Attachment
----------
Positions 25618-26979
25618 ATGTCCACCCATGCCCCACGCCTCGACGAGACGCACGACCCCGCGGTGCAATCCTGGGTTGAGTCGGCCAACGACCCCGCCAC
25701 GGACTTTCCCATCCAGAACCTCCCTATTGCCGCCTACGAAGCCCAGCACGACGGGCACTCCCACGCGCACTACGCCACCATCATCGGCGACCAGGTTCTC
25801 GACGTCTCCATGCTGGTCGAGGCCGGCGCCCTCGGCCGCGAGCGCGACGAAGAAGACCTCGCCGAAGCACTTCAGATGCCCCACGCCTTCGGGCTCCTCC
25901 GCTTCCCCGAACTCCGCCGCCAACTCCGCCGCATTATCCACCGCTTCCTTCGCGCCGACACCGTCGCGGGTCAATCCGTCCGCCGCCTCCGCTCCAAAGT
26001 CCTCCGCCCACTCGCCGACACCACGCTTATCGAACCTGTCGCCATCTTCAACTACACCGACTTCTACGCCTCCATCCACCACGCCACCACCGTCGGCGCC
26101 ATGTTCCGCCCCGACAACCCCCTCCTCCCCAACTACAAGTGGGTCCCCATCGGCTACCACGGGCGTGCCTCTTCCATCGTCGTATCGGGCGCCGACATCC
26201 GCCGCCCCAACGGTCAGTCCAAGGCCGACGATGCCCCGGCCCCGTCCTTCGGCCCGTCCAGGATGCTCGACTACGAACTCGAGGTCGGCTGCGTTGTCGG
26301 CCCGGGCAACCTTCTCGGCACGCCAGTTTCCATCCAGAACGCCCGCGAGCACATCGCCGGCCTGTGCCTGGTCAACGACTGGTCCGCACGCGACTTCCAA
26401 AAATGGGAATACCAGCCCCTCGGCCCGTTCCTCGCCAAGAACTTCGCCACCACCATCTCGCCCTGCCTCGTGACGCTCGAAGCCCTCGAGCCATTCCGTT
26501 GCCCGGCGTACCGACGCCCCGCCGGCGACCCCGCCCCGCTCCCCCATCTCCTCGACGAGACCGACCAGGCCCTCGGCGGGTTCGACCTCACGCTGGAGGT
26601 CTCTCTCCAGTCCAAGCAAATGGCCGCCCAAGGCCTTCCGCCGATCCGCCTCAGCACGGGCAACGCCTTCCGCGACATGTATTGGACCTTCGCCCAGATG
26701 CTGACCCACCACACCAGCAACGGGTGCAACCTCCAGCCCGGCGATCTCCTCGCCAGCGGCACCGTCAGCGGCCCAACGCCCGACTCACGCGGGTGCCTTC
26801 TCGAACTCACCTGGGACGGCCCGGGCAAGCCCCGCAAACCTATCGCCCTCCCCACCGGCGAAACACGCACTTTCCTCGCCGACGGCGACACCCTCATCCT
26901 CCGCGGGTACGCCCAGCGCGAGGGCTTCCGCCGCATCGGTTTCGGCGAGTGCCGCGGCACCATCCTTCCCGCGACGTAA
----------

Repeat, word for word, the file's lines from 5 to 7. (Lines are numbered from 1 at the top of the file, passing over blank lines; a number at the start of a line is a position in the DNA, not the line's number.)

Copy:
25901 GCTTCCCCGAACTCCGCCGCCAACTCCGCCGCATTATCCACCGCTTCCTTCGCGCCGACACCGTCGCGGGTCAATCCGTCCGCCGCCTCCGCTCCAAAGT
26001 CCTCCGCCCACTCGCCGACACCACGCTTATCGAACCTGTCGCCATCTTCAACTACACCGACTTCTACGCCTCCATCCACCACGCCACCACCGTCGGCGCC
26101 ATGTTCCGCCCCGACAACCCCCTCCTCCCCAACTACAAGTGGGTCCCCATCGGCTACCACGGGCGTGCCTCTTCCATCGTCGTATCGGGCGCCGACATCC